American soccer’s most storied rivalry reaches a milestone on Sunday.
That’s when the Seattle Sounders and the Portland Timbers play for the 100th time in a series that dates back to 1975, when both teams were part of the North American Soccer League. The rivalry persevered throughout the years until gaining national attention when the Timbers joined the Sounders in Major League Soccer in 2011.
Since both have played at the sport’s top level in the United States, Seattle has a 9-5-6 advantage in league games.
When MLS granted franchises to Portland and Vancouver, the league hoped to build on the regional rivalry already in place in the Pacific Northwest. The trio already played for the Cascadia Cup, a three-way competition based on points that was created by supporters of the teams in 2004, when they were all part of the USL.
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But the rivalry between Portland and Seattle has been particularly heated, and it’s proven to be a success for MLS. Ticket demand and TV ratings are much greater for the matches. ESPN2 reported that viewership jumped 26 percent for a Timbers-Sounders match last year.
“Soccer is driven by intense rivalries, and the Sounders-Timbers rivalry is among the best in all of professional sports,” MLS Commissioner Don Garber said.
“Two great clubs, two stadiums packed with passionate fans – the rivalry between Seattle and Portland has been an important driver in the success of our league and has been a model for others that have followed. There’s really nothing quite like a Sounders-Timbers match.”
There have been some epic battles in the MLS era between the teams. Portland won the two-legged Western Conference semifinals against Seattle in 2013. The Timbers have further bragging rights because they won an MLS Cup first.
One note: Sunday’s match will not count toward the Cascadia Cup because this year the MLS schedule between the teams is unbalanced, so one of the games between the Timbers and the Sounders had to be thrown out.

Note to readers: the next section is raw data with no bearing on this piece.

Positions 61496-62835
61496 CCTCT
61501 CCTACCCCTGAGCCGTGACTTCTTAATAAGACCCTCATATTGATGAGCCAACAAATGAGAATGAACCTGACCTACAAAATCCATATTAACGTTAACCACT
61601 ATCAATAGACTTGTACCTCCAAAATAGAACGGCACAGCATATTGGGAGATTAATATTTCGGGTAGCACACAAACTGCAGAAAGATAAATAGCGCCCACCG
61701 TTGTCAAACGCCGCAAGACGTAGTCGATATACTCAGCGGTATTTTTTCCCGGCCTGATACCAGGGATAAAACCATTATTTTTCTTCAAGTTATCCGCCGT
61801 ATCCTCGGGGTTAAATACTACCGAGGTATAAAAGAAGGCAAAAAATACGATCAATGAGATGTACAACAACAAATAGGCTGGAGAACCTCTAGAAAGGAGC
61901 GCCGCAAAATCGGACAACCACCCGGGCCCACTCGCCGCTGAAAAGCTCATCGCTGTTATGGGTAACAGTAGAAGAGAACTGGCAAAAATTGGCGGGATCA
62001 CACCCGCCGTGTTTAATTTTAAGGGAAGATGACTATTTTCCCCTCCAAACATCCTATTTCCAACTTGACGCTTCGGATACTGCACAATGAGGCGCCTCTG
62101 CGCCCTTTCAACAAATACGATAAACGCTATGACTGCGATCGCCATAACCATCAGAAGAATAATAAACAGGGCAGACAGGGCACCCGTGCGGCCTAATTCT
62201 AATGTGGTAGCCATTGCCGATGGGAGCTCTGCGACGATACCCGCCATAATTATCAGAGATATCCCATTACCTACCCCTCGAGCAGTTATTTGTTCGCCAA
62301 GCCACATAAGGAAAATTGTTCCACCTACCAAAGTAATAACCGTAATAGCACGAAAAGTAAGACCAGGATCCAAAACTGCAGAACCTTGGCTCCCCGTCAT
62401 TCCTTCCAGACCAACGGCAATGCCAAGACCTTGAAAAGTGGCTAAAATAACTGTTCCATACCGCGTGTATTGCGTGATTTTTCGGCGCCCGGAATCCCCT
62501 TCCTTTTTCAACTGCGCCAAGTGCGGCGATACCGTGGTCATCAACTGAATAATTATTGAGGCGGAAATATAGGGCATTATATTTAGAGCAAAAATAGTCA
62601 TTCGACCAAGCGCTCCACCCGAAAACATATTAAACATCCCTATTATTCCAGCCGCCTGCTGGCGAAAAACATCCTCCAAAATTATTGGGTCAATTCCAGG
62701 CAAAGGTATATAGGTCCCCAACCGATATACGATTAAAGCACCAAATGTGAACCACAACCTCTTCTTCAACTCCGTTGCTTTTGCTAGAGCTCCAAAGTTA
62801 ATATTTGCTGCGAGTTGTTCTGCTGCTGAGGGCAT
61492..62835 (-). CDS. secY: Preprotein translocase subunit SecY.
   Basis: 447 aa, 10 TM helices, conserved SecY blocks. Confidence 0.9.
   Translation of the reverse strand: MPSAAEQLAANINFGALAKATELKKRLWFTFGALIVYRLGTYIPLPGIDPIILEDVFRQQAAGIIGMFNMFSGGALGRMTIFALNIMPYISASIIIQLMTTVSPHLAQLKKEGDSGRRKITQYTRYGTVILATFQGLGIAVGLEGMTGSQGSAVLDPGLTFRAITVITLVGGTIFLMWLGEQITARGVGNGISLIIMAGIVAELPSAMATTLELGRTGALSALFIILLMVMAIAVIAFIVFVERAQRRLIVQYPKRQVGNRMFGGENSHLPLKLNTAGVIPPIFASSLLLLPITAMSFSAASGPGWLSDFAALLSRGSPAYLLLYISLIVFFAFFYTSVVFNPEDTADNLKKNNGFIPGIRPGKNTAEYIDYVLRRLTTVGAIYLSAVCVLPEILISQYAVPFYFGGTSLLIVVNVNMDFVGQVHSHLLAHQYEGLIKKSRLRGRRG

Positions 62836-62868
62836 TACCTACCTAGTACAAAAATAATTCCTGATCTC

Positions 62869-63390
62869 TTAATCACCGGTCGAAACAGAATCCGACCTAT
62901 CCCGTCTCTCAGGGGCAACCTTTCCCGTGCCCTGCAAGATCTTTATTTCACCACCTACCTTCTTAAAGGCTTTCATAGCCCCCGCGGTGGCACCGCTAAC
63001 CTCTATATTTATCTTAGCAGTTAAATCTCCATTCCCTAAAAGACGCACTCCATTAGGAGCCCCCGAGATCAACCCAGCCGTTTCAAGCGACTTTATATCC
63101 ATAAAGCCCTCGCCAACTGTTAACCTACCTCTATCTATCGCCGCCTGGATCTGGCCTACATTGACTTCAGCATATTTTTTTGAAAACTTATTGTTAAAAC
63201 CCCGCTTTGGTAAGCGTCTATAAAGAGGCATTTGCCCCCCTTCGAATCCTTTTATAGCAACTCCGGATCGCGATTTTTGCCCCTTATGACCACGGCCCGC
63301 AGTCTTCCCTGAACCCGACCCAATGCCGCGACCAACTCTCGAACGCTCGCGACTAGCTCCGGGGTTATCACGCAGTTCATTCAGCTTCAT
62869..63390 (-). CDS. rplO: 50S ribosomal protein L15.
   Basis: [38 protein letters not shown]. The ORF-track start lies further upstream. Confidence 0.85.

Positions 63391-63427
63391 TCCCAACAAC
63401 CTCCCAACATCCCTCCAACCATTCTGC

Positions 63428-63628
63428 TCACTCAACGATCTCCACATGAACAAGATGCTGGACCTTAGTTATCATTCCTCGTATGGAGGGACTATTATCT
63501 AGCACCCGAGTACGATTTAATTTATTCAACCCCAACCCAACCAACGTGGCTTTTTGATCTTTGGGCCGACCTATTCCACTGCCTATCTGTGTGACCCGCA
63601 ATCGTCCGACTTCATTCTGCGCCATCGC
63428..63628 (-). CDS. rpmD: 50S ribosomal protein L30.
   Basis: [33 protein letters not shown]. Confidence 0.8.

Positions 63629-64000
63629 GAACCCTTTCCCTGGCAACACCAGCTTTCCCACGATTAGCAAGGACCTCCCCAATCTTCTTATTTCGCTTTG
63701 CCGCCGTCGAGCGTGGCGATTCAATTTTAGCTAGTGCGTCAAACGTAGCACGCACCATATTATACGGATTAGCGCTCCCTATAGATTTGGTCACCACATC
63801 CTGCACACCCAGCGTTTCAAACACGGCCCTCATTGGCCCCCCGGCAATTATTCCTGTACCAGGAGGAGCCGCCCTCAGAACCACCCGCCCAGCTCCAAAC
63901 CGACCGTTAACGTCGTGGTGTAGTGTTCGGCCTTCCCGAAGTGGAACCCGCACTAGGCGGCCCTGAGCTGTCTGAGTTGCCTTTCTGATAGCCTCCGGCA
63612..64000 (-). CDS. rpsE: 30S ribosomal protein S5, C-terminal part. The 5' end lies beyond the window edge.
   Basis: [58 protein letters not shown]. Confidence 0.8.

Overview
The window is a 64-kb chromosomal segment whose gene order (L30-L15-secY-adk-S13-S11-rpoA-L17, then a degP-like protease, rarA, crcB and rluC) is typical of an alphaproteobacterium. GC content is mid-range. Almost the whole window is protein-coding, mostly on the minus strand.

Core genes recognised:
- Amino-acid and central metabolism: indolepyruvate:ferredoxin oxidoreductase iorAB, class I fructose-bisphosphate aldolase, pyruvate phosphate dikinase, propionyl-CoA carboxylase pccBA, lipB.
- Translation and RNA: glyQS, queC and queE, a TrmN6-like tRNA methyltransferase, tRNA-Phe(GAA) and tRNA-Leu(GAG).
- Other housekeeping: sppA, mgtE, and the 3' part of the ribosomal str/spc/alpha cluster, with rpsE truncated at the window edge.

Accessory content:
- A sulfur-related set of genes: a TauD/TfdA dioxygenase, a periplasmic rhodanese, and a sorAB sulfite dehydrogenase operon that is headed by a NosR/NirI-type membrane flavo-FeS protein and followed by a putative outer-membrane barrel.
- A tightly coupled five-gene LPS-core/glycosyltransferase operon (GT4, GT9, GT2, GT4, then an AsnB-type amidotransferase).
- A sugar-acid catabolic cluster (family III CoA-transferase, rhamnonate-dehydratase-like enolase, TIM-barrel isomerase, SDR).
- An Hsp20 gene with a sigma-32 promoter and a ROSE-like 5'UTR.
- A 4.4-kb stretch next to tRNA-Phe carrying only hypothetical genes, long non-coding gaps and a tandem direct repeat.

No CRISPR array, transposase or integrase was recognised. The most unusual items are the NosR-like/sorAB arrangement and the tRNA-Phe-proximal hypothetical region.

The Timbers mockumentary about the rivalry, which poked fun at everything from Seattle’s traffic to Sounders star Clint Dempsey’s rap video, found a fan in documentarian Ken Burns, who tweeted about the project.
“There are different levels of “made my day” … having Ken Burns himself actually view this project rates among the highest,” Timbers owner Merritt Paulson responded on Twitter.
Portland midfielder David Guzman could return from a knee injury on Sunday against the Sounders. The 28-year-old Costa Rican sprained his knee during international duty at the end of March, and the national team has been careful about his return because he'll likely figure into the team’s World Cup plans.
About the Cup
In addition to a possible appearance by Guzman, Portland’s side includes Andy Polo, who could make Peru’s roster for soccer’s premier tournament. Seattle has three potential World Cup players: Nicolas Lodeiro (Uruguay), Gustav Svensson (Sweden) and Kim Kee-hee (South Korea).
Missing will be Sounders defender Roman Torres, who plays for Panama. Torres has a hamstring injury that is expected to sideline him with the Sounders for some four weeks and could put his chances of playing for his country at the World Cup in jeopardy.
The deadline for the 32 World Cup teams to announce preliminary rosters is Monday. The teams must be whittled to 23 players by June. 4.
The Timbers got off to a rocky start this season under new coach Giovanni Savarese. They were winless in their first five matches, which were all played on the road because of the ongoing expansion project at Providence Park. But Portland has since won three straight, including last weekend’s 1-0 victory at San Jose.
“I think the unity has been much better. Everybody’s covering each other, everybody is working for each other,” Savarese said. “They sacrifice defensively, and they believe offensively, so I think that’s the key factor so far.”
The Sounders were struggling with just one victory in seven games to start the season, falling into last place in the Western Conference. But they got a big boost with a 2-1 victory against Toronto – their MLS Cup rivals – on the road Wednesday night.
“It’s massive,” coach Brian Schmetzer said. “Toronto has been a good rival. I enjoy my chess matches with Greg (Vanney). I think he has done a great job with this club but now it is on to the next rival and that is a big one for us, a little closer to home, a little less travel time.”